14. The Last Days of Night, Graham Moore. (Library) I forced myself to wait until the last page before I rushed to the internet to see how much of this book was fact, and how much was fiction. The novel tells the (embellished, but historical) story of the War of the Currents. For those who don’t know: at the dawn of the electric age, there were two competing electricity delivery systems – alternating current, favored by George Westinghouse, and direct current, favored by Thomas Edison. The two men fought in courts and in the press for years over whose system was better and safer. This book examines one facet of that fight, the battle over the light bulb patent, and is told from the point of view of Westinghouse’s lawyer, Paul Cravath, with a special guest appearance by Nikola Tesla. I learned a lot about the conflict I hadn’t known before, and enjoyed the author’s take on Westinghouse and Tesla. But Edison came across as a two-dimensional villain. You could practically hear his cartoon cackle. I really enjoyed the story and did find it suspenseful – despite knowing the end.

15. Little Nothing, Maria Silver. (Library) This was a frustrating read. It’s meant to be a dark fairy tale, and it’s very well-written, but…. even fairy tales have their own twisted logic. If you speak the forbidden word, the kingdom will fall. Only a person of pure heart can remove the talisman from its chamber. If you tell anyone the secret of your beauty, it will be taken from you. This book looks like a fairy tale, and smells like a fairy tale, but it does not have even fairy tale logic to hold it together. A couple has a baby who is born a dwarf. She is sent to a terrible doctor who tries to stretch her on a table… and she becomes a normal-sized woman with a wolf face. Why a wolf face? THERE IS NO WHY. Later, she becomes a wolf, for no apparent reason. And finally, she becomes a normal-sized person, with a different face, again without real explanation. There is no other magic in the novel. In fact, the writer goes to great lengths to describe non-magic systems that work like magic in the world of early-20th-century-Eastern Europe, like the clockworks of an old clock tower, or an efficient system for excavating tunnels, or the intricacies of indoor plumbing. And the character cannot remember any of her previous incarnations, so there’s no character development per se. The writing itself is lyrical and lovely, but the story leaves much to be desired.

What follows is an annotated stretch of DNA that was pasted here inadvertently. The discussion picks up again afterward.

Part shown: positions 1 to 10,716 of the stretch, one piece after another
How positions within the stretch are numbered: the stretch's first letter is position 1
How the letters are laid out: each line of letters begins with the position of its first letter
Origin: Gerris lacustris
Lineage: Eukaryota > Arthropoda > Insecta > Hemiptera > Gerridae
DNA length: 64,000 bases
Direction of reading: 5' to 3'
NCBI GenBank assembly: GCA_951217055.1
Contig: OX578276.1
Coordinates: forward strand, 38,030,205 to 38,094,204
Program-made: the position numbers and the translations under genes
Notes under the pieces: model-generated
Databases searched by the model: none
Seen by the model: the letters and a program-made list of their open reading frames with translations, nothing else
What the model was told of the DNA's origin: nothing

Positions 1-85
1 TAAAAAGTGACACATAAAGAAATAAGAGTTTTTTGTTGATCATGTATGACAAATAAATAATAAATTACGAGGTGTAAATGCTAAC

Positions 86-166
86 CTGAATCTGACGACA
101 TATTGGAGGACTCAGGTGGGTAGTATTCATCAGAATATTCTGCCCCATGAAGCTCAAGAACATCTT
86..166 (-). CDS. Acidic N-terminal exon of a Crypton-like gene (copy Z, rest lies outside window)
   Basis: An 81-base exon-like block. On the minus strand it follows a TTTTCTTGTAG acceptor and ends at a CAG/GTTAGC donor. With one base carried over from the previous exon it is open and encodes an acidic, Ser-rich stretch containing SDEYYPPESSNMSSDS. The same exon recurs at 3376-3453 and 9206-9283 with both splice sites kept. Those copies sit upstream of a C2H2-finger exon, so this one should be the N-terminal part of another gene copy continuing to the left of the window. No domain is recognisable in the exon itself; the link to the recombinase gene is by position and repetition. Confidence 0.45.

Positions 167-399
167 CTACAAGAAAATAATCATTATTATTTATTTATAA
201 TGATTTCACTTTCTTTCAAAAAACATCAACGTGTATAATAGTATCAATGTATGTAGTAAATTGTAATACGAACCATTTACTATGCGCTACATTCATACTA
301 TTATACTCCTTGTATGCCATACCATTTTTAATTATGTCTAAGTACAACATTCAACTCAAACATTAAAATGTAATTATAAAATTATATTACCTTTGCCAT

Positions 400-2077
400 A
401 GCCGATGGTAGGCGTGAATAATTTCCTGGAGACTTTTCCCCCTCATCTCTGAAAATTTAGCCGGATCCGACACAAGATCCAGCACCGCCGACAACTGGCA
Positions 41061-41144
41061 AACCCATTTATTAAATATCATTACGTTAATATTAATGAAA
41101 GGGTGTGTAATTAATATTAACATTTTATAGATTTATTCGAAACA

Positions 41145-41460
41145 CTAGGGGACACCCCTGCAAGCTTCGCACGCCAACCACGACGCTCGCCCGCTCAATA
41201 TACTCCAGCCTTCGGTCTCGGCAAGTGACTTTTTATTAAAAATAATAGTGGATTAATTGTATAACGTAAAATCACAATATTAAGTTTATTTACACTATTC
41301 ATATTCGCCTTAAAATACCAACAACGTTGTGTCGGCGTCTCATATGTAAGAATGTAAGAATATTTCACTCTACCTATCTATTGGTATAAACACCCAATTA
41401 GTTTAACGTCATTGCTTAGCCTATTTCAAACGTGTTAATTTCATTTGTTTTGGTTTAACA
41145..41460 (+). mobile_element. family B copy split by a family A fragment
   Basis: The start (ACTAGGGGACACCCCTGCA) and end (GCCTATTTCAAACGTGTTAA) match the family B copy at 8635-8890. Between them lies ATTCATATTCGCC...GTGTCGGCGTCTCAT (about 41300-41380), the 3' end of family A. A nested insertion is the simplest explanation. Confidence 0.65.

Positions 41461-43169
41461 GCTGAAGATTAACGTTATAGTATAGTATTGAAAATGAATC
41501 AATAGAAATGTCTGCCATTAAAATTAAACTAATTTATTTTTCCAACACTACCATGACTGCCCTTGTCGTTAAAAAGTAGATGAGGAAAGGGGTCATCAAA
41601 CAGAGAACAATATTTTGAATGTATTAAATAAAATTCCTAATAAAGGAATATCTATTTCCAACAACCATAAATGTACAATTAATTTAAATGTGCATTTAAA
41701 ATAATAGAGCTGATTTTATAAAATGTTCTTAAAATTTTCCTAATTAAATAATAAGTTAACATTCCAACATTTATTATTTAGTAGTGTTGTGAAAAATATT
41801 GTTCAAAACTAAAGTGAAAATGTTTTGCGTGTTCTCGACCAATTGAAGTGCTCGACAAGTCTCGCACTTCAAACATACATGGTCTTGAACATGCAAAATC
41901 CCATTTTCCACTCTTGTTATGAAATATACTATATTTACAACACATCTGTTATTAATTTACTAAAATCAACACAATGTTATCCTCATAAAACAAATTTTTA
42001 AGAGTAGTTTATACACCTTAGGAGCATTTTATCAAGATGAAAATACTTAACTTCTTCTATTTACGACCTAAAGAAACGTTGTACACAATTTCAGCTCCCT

16. The Infinite, Nicholas Mainieri. (Borrowed) This was our church book club selection, and we got to Skype (and drink!) with Mainieri at our meeting. I enjoyed the book, which was well-paced and thoughtful, but I enjoyed it more after hearing the author talk about the process of writing it, and about his adopted hometown of New Orleans. Set in Louisiana and Mexico, my initial impression was of a modern day Romeo-and-Juliet story. But the novel also makes insightful commentary on the drug trade, and the threads that run from cartel wars in Mexico to low-level street dealers in the U.S. As a bonus, the author devotes some ink to nutria (if you don’t know what nutria are, imagine Rodents of Unusual Size from The Princess Bride). Nutria are a non-native species to Louisiana, and there are parallels to be drawn between their plight and that of the heroine and her family, who are illegal immigrants. It was a good read, and I recommend it.

17. The Underground Railroad, Colson Whitehead. (Borrowed) This was supposed to be an innovative take on the standard issue slave narrative. In this book, the underground railroad is imagined as a real thing – with tracks and cars and tunnels and stations. However, this device does not do enough to distinguish it from other books about the slave era. Whitehead also has a tendency to use modern turns of phrase where they are out of historical context. Despite these linguistic choices, the story of the book was entertaining enough.